What I Do
I am truly one of the lucky ones, as I wanted an archivist job and
found one. Several in fact. Ancestry.com gave me a great start in
January 2010. I was a digital preservation contractor using a
setup like the one below. I took images of documents and books,
such as 1890s tax digests from all of the Georgia
counties at the time, and incoming correspondence to the Governor
of Georgia at the time of the American Civil War, Joseph E. Brown.
Then in June 2010, I began working at the DeKalb History
Center in Decatur, Georgia. I had volunteered and
interned there, so I knew and liked everyone, so when the
archivist job came up, I was kindly called.
Processing is a bit messy. Or maybe that is just me. I find
interesting things, like the carefully dated clothes pins used in
one collection. When it's all over, however, the nice acid free
boxes ready for researchers make it worthwhile!
Processing is my favorite part of the job.
As of December 2013, I am a reference archivist at the Georgia
Archives. I have been working on documents from Gordon County,
which used to be filed in small cardboard boxes and folded into
thirds. I am flattening them, removing old hardened rubber bands
and re-foldering them. One day I was surprised to find a stack of
Confederate money in one of the boxes!
I also used the fume hood to vacuum, one by one, pages that had
been stored badly, and were infected by mold.
I also flattened, processed and re-housed some very long railroad
maps. Some were well over twenty feet long. I used mylar on the
tubes to prevent any damage to the maps, since they were not
acid-free, then acid free paper for the labels. They are in the
vaults now, ready for a researcher.
While volunteering at the Georgia Archives in 2009 and 2010, we
made boxes for a set of books from the late 1700s called the
Scottish Nation, all about families of the time. These are
sometimes called drop spine, clamshell or double tray boxes.
Here is the box finished, with the tied threaded under the plastic
grommet disks. It fits!
Preserving video and audio is also important, and while
volunteering at the Atlanta History Center, I digitized many 1/4"
audio tapes. These tapes were part of a folklore collection
that was created as part of a folklore class taught at Georgia
State University. The tapes I digitized were from the 1960s
and had wonderful stories, songs and life remembered by those
living then. The collection is huge and I made digital files of
the tapes and chose audio clips that will be used online
While at the DeKalb History Center, I started a project to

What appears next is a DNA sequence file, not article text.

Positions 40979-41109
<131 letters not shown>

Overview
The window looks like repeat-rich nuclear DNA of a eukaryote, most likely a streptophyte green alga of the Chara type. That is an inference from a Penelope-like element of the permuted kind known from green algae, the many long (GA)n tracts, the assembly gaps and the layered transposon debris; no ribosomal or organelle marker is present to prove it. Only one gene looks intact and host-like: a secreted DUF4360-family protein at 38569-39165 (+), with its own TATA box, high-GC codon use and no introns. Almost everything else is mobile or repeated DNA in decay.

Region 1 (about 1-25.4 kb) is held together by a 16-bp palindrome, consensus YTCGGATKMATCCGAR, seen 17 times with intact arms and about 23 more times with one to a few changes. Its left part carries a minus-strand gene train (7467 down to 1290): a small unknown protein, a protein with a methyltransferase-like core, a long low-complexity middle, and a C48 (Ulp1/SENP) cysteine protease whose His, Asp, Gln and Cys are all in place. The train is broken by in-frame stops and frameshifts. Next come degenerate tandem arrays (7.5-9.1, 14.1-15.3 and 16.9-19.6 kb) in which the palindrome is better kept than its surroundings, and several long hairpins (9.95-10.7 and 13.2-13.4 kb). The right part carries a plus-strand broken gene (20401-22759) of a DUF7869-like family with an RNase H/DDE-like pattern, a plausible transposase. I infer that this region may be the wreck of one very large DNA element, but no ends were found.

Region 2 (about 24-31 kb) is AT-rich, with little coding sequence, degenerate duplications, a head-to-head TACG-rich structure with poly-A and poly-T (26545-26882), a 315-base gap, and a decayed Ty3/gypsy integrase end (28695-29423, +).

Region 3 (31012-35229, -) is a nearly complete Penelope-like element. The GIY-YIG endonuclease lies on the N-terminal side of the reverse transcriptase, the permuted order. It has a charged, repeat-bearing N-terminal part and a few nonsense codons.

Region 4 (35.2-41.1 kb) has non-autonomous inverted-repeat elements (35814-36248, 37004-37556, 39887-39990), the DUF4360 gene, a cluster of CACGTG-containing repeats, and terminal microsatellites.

digitize an oral history collected called the I Remember Hour,
interviewing DeKalb County residents about life in DeKalb County
through the years. Due to my television background, I also
took the DVD/VCR combination machine apart for regular
cleaning. The collection consisted of approximately 130 VHS
tapes from as far back at the 1980s, and a couple of 1/4" audio
tapes from the 1970s. The VHS tapes were in varying shape,
but most were still fairly stable. Every so often I would
run into a blue or green video however! It is a good thing
to have these invaluable materials on DVDs as a step towards more
I also learned many great things while in school. I learned
XHTML by building a website for a real client, put together a
strategic plan for a fictitious academic law library, put together
museum collections in Pachyderm and OpenCollection and built the
Nuts About Georgia! digital library, serving as project manager
for my group. You can find examples of my web work here:
For a museum course at Florida State, I even set up an exhibit
in Second Life!
As part of a three-day internship at Georgia State University
in June 2009, I processed a small collection on a feminist womens'
theater troupe called The Sisters of No Mercy. My work, in
the form of a finding aid, is online at the GSU library site.
Some Other Links:
DeKalb History Center
Society of American
Society of Georgia
Florida State University College Of
Communication and Information
I completed a 2 year online only program here. It is now called
the iSchool, combining information technology and library science.
I attended classes without shoes. How cool is
that? I ended up
with a 3.9 GPA too, which still shocks me!
United States Personal Chef Association
I was a personal chef from 2003 to 2007. I gathered
preferences, shopped for the food, then took my cookware and
to a client's house and cooked a week's worth of meals in one
go. It was a great job and does not require a huge outlay of
to get started. The USPCA is the best! I hope to go
back to cheffing one day!
Where I Live
Some Favorite Things